Canada’s employment picture in January, as calculated by Statistics Canada, improved to the tune of +35,000 jobs. Furthermore, the SA unemployment rate north of the border tightened a bit more, to 5.5% in the latest month from 5.6% in the final period of last year.
In a departure from normal, however, the number of jobs with services-providing employers dropped in the latest month, by -15,000. Coming to the rescue were the manufacturing and construction sectors, with hiring increases of +21,000 and +16,000 respectively.
Canadian manufacturing employment is still down year-over-year, -0.7%, but construction employment is up a solid +3.6%.
All the new jobs in Canada in January were full-time (+36,000), as part-time work contracted marginally (-1,000).
As for year-over-year jobs creation, Canada and the U.S. are now in a tie with respect to both total and services-related employment. For ‘total,’ they’re both at +1.4%; for ‘services,’ they’re both at +1.6%.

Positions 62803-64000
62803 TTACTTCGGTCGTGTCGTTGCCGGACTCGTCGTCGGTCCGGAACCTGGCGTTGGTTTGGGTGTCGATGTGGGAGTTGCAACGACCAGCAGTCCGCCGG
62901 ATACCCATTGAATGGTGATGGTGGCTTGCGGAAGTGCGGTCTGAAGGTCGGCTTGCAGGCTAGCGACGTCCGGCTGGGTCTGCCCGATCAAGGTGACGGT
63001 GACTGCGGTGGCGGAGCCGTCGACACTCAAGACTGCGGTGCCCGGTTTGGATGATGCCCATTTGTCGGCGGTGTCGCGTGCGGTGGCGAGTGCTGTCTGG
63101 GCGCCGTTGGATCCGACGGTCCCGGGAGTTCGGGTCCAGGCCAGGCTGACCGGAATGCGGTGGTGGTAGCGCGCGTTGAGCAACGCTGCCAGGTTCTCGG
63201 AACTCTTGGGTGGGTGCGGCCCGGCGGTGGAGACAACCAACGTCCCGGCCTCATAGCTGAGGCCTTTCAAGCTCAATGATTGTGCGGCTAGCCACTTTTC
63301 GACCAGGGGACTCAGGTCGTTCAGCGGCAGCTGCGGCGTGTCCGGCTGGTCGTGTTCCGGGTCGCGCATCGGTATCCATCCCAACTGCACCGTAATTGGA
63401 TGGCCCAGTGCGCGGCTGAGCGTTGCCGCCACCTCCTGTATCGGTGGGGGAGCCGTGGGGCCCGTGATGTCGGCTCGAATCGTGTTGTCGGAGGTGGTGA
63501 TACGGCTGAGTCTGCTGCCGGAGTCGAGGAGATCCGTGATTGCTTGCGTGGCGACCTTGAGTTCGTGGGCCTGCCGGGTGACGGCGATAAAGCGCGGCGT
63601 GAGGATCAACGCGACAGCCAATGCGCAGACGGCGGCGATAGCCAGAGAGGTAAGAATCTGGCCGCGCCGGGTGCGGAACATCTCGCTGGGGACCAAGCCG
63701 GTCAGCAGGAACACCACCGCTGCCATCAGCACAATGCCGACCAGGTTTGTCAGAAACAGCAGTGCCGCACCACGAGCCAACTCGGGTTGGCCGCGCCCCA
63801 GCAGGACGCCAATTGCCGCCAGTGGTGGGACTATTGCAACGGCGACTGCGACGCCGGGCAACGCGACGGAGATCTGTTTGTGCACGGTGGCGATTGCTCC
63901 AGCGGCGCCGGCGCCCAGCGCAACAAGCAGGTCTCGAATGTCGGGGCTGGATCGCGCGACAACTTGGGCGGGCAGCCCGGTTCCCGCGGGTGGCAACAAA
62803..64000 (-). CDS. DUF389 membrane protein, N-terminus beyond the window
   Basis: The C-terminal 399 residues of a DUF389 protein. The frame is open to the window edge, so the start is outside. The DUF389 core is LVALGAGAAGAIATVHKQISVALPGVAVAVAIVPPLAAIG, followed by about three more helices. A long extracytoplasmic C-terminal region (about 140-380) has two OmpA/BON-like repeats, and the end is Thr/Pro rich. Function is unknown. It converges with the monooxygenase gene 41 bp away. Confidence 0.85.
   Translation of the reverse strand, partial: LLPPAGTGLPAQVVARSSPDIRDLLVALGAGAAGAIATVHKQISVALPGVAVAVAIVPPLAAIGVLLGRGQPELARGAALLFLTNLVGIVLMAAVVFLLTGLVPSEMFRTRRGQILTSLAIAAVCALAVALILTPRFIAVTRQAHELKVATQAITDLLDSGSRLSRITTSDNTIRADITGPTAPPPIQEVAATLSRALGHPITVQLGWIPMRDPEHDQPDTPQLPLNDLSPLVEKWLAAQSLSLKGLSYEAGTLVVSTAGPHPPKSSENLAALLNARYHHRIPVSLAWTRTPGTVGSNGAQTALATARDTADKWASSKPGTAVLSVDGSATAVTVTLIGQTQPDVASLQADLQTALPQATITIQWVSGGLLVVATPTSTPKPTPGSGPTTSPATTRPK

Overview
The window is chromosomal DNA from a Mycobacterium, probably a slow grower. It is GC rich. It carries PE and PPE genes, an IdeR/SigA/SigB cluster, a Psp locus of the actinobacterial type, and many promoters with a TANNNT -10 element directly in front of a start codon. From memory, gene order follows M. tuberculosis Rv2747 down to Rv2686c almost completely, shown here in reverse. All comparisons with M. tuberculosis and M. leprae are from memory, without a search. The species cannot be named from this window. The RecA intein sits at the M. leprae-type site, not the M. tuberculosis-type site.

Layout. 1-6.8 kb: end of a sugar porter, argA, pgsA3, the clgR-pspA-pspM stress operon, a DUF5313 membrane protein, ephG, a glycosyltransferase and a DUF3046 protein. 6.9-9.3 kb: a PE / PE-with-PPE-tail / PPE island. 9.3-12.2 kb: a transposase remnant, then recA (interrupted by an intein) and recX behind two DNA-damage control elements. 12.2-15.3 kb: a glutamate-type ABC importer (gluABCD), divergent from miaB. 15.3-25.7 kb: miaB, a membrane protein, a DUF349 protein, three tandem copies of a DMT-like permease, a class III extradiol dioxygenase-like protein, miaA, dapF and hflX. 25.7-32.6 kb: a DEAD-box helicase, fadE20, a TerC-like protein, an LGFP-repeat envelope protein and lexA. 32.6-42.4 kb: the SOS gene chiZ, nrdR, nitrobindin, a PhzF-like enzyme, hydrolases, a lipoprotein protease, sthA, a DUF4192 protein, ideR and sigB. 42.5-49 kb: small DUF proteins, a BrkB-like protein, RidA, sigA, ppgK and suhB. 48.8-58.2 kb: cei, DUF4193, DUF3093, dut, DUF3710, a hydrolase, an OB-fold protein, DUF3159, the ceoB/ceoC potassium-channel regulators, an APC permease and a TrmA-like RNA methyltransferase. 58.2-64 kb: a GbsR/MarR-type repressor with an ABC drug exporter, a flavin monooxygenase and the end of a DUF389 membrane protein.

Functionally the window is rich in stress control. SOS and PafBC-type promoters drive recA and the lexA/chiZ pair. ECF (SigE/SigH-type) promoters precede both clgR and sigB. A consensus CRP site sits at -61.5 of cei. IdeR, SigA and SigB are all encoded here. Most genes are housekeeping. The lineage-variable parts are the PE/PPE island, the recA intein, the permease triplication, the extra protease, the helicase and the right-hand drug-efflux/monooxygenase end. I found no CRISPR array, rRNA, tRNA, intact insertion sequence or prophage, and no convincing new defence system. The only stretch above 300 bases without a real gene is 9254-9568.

In construction, though, it’s Canada at +3.6% to America’s +1.9%. In manufacturing, neither nation has much to brag about, although the U.S. is leading at +0.2% versus Canada’s -0.7%.
Ontario Contributes 78% of National Jobs Increase
The provinces with the fastest employment growth in the latest month were Prince Edward Island, +6.4%, and Ontario, +2.8%. PEI’s percentage increase is fun to observe and mention, but the province has a low population base. Ontario’s pickup is many times more significant.
Over the latest 12-month period, Canada’s total jobs increase has been +268,000, with 209,000 coming from Ontario alone. Ontario, with about 38% of the nation’s population, has accounted for 78% of Canada’s total jobs climb, January 2018 to January 2019.
The province with the lowest unemployment rate presently is British Columbia, 4.5%. Tied for second are Manitoba and Quebec, both at 5.1%. Ontario is another short step back, at 5.2%.
Graph 3: Canada's Provincial Labour Markets - January 2020